Future Pipe seeks to raise $554m


Family owned Dubai-based Future Pipe Industries (FPI) said on Sunday it is seeking to raise as much as $554 million in an initial public offering starting on Sunday, valuing the company at between $1.2 billion and $1.5 billion.

FPI has benefited from a surge in Gulf Arab spending over the last few years on infrastructure for towns and cities, as well for industries such as oil and gas.

London-based MEED magazine estimates Gulf Arab states and companies have announced during the last four years or are constructing projects worth more than $2 trillion, including $430 billion on oil and gas. FPI is maker of fibre glass pipes used in city infrastructure and industry.

"The world pipe market in 2006 was estimated to be worth over $120 billion, 80 per cent of which can be addressed by fiberglass as a pipe material," FPI Chief Executive Officer Rami Makhzoumi said in the statement.

"Fiberglass currently accounts for only 5 percent of that addressable market and this is where FPI's long-term growth opportunity lies," he said.

FPI, which is owned by Lebanon's Makhzoumi family, plans to sell as many as 84 million shares -- representing 35 per cent of the company -- at between $5.00 and $6.60 each, it said in a statement. The final price will be announced on or around April 30.

FPI is competing for funds with Dubai-based interiors contractor Depa Ltd, which is looking to raise as much as $516 million in an initial public offering this month.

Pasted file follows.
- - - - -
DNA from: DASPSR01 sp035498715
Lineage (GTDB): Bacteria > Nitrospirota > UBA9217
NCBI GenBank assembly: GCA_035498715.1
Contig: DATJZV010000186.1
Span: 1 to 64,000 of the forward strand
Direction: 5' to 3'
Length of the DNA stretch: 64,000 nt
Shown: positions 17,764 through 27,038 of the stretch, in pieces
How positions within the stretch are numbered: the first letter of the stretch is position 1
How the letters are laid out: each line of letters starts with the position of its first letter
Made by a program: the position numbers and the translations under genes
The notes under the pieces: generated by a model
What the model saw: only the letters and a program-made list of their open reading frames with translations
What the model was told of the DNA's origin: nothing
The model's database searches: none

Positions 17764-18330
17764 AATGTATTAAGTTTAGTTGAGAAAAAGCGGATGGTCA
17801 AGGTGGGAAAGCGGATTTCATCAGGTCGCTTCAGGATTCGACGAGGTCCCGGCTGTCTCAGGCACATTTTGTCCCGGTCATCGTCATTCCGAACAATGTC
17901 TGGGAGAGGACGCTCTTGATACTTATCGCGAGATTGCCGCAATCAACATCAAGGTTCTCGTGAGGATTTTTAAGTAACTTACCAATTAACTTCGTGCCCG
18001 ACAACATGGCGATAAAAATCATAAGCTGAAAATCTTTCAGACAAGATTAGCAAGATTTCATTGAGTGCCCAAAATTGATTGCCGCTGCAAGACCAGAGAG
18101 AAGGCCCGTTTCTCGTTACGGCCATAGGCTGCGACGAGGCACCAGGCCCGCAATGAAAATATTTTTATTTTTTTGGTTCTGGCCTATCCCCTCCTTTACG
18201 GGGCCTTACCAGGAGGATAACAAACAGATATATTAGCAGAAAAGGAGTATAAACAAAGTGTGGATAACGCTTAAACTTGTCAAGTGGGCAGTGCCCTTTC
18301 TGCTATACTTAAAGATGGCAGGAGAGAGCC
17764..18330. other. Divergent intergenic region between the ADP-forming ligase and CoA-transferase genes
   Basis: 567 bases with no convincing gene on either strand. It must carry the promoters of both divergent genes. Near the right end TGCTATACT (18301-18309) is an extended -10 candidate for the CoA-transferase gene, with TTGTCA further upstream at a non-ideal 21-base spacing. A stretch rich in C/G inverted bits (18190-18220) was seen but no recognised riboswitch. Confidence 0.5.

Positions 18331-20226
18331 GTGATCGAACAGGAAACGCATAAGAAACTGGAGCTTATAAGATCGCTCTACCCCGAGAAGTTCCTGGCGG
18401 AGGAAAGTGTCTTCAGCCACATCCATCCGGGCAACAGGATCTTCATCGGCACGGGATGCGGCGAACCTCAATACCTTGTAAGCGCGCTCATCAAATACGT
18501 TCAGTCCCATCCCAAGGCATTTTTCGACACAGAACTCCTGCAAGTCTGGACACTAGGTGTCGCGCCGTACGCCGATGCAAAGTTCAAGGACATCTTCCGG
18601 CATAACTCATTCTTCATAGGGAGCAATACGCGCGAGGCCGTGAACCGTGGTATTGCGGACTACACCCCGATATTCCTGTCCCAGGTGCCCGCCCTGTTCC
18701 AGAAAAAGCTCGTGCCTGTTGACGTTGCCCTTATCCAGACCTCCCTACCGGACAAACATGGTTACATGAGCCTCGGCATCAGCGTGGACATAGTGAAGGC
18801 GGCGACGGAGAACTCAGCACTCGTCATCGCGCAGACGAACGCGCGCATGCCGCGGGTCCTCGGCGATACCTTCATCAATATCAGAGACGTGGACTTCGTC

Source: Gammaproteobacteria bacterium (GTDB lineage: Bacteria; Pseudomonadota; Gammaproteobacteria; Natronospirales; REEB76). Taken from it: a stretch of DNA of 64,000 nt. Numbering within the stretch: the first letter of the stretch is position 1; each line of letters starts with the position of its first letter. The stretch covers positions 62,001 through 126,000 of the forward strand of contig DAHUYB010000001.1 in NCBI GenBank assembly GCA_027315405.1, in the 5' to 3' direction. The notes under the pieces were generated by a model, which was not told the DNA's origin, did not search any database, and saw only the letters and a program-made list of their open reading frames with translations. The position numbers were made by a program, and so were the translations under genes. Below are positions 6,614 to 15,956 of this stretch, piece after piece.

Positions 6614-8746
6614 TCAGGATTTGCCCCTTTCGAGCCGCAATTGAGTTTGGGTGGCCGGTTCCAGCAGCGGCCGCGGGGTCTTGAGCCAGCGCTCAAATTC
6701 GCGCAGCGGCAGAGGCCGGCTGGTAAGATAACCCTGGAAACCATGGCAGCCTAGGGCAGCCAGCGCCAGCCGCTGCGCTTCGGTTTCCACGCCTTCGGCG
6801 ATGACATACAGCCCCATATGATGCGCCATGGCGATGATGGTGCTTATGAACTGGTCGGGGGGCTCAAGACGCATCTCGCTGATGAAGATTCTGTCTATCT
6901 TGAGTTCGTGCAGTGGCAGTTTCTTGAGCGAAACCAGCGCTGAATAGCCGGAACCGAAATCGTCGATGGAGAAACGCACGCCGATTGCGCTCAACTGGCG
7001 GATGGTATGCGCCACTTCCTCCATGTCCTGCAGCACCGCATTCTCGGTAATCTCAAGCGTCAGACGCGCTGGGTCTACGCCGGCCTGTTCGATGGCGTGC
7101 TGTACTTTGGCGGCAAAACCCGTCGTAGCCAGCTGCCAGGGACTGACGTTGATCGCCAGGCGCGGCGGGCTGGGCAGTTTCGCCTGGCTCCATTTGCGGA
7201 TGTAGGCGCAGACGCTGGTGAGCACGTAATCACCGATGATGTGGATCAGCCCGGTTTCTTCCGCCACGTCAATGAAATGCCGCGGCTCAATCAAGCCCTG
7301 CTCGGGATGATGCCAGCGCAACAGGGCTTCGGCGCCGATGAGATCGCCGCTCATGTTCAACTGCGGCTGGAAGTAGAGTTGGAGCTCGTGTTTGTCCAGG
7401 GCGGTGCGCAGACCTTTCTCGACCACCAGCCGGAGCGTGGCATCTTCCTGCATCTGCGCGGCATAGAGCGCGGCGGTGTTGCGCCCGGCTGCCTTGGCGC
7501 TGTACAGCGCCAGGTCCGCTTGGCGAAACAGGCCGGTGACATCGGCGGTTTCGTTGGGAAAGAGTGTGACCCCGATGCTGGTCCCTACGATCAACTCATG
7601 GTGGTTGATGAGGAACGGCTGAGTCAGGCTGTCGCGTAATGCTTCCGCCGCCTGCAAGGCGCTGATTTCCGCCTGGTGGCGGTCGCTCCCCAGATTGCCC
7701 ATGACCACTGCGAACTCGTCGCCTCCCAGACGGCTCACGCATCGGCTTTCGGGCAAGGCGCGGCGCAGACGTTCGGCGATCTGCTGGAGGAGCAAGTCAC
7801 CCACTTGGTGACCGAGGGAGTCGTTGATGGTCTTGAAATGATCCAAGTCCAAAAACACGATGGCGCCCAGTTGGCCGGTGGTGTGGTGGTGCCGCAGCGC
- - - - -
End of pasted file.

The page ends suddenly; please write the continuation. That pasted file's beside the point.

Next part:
Both companies are looking to list their stock on the Dubai International Financial Exchange (DIFX), with Depa seeking a secondary listing in London. The Depa sale to individual investors may end on Sunday. For FPI, it is on April 21.

Profit at FPI almost doubled last year to $69 million on a 57 per cent surge in revenue to $556.4 million, Makhzoumi said last month. The Makhzoumi family will use the IPO proceeds to diversify its investments, Makhzoumi said, declining to be more specific.

This will be the second company to list its ordinary shares solely on the DIFX, which Dubai set up in 2005 to encourage local companies to sell shares to the public, and for foreign companies to tap growing regional wealth.

Deutsche Bank AG, Citigroup Inc and Dubai-based Mashreq are advising on the FPI sale. The sale to individual investors ends on April 21.

The sale, the first by a family for the DIFX, is open to nationals of six Gulf Arab countries, including Saudi Arabia and Kuwait, and residents of the United Arab Emirates. It is also be open to global financial services companies.

FPI sells wide-diameter pipes in 50 countries, generating 76 per cent of its income in the Gulf. In 2006, it controlled 11.6 per cent of the $3.5 billion global market in fibre glass pipes, according to Makhzoumi. In the Gulf, that share was more than 50 per cent.

The 35-million strong population of the Gulf is growing as economies surge on a five-fold increase in oil prices during the last six years, and foreigners move to the region attracted by job opportunities and tax-free income.

In the Gulf, FPI's biggest competitor is the Saudi Arabian Amiantit Co, which is listed in the kingdom. Last year, it made a profit of 64 million riyals ($17.07 million), according to its website. (Reuters)